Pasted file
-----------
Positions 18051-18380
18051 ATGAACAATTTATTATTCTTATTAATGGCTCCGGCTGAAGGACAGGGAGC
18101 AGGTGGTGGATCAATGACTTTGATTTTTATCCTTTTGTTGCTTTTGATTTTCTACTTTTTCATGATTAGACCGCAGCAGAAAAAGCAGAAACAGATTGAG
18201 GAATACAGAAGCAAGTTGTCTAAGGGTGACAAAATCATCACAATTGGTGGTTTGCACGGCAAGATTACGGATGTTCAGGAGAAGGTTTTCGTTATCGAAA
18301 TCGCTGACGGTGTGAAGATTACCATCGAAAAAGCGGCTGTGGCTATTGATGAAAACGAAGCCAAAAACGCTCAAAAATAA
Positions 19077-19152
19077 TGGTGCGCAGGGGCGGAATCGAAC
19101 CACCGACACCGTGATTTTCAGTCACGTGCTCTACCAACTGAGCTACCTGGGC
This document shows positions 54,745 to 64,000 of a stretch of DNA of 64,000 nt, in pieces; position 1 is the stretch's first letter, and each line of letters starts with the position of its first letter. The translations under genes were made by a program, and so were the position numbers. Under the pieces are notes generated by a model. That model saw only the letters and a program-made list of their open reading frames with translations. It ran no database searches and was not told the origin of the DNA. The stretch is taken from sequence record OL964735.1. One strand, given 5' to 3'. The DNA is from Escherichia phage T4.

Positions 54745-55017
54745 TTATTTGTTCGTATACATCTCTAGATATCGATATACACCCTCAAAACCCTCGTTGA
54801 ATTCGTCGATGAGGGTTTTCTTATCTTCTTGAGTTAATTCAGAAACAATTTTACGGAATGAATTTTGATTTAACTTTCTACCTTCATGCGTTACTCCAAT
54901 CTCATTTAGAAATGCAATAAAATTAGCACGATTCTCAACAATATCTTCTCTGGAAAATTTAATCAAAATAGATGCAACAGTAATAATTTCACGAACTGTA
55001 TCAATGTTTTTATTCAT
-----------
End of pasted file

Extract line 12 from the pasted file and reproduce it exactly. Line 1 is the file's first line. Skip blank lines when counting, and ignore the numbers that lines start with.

54801 ATTCGTCGATGAGGGTTTTCTTATCTTCTTGAGTTAATTCAGAAACAATTTTACGGAATGAATTTTGATTTAACTTTCTACCTTCATGCGTTACTCCAAT